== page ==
This month, the city of Memphis and the Metropolitan Planning Organization (MPO) will hire their first bike/pedestrian coordinator.
Kyle Wagenschutz, a recent graduate of the University of Memphis' master's program in City and Regional Planning, will start September 13th.
"Bicycling is not just about transportation; it's about public health, social networking, and recreation," he says. "It's about getting to and from work, so it's about economic vitality and increasing the economic activity in neighborhoods throughout the city." — by Mary Cashiola
When did you first get into bikes?
I joined the Revolutions Bike Shop about four or five years ago. I went down there to build a bicycle for my own personal use. After doing that, they asked me to volunteer on a regular basis, and that's what really piqued my interest in bicycling.
Why does Memphis need a bike/ped coordinator?
In many regards, bicycle infrastructure here is behind the times compared to other American cities. There's been a lot of federal legislation, money, and policy promoting those types of infrastructure in place in the country for the past 30 years.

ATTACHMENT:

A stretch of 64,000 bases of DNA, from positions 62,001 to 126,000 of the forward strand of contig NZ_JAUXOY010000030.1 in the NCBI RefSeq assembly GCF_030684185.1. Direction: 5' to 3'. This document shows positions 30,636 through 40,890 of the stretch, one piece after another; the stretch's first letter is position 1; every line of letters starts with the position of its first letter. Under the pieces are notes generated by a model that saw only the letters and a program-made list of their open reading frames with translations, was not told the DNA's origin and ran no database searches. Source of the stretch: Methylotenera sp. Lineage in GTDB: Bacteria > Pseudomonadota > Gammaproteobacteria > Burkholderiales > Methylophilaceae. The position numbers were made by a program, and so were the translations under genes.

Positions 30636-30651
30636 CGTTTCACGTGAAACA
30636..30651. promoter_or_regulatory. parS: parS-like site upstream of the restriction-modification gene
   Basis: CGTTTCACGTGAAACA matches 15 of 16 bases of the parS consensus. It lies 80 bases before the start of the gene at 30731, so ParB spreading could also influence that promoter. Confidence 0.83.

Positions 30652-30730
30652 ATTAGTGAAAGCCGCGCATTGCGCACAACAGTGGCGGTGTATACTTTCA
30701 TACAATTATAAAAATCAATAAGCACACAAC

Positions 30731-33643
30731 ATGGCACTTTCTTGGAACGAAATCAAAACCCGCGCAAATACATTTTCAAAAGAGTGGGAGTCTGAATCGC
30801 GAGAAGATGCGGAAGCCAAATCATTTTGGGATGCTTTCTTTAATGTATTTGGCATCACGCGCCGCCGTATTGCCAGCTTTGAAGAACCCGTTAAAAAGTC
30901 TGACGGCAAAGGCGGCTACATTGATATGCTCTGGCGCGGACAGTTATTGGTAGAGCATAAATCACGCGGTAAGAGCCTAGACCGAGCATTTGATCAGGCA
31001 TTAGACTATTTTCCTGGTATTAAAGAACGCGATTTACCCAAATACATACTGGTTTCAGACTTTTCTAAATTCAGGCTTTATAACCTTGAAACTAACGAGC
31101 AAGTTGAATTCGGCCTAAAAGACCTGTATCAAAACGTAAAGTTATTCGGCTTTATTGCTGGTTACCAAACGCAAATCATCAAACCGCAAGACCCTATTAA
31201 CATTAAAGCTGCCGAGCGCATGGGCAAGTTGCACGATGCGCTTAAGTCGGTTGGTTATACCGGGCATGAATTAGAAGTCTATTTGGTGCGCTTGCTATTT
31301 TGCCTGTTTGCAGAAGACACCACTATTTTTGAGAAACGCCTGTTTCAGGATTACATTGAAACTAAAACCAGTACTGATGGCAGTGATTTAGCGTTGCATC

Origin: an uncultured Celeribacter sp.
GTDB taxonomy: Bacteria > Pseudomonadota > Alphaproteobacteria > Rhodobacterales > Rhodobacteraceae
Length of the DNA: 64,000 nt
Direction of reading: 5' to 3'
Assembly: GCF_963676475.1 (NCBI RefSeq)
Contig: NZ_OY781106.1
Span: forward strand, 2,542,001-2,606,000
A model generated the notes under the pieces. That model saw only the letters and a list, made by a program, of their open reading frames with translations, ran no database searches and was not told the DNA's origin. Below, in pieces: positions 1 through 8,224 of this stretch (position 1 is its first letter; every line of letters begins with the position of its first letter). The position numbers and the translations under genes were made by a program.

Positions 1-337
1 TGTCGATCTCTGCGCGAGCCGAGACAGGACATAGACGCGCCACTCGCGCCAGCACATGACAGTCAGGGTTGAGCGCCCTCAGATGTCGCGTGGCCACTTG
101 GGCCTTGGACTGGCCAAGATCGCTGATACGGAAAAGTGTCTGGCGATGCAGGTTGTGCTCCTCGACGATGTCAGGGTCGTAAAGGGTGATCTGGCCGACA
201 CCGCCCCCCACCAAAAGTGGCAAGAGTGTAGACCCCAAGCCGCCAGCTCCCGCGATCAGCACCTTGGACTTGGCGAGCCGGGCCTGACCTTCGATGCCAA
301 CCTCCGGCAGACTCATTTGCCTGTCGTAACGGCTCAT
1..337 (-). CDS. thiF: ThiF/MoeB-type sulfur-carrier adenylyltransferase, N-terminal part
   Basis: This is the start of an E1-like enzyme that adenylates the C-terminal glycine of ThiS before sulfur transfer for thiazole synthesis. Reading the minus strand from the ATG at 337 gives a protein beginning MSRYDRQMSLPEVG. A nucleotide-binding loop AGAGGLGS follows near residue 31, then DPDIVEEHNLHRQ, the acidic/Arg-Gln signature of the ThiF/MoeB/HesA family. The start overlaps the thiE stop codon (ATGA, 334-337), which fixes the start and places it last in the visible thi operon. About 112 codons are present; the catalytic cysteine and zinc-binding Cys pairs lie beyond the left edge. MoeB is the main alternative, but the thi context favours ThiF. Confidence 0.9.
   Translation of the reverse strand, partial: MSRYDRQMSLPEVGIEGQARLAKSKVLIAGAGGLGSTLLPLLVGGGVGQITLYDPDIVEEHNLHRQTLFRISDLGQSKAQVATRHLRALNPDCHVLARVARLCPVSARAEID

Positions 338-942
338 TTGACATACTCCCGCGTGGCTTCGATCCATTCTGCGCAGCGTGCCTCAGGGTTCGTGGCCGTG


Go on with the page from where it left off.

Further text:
Memphis hasn't taken advantage of those resources. Look at Portland, New York, Chicago. The reason those are great pedestrian and bicycle cities — they've been working at it for the past 40 years.
I don't think it's been an intentional oversight, but there's never been a person in place to push it forward as an agenda item in Memphis.
What's your first order of business?
There are two different bicycle and pedestrian plans under the MPO. One is part of the long-range transportation plan. One is a separate bicycle plan done by RPM Consultants.
I think the first order of business is updating the long-range transportation plan and bring in information from the RPM plan. Both were written before any ARRA [American Recovery and Reinvestment Act] funds became available. We need to update them with plans for ARRA money and develop a strategy for implementation.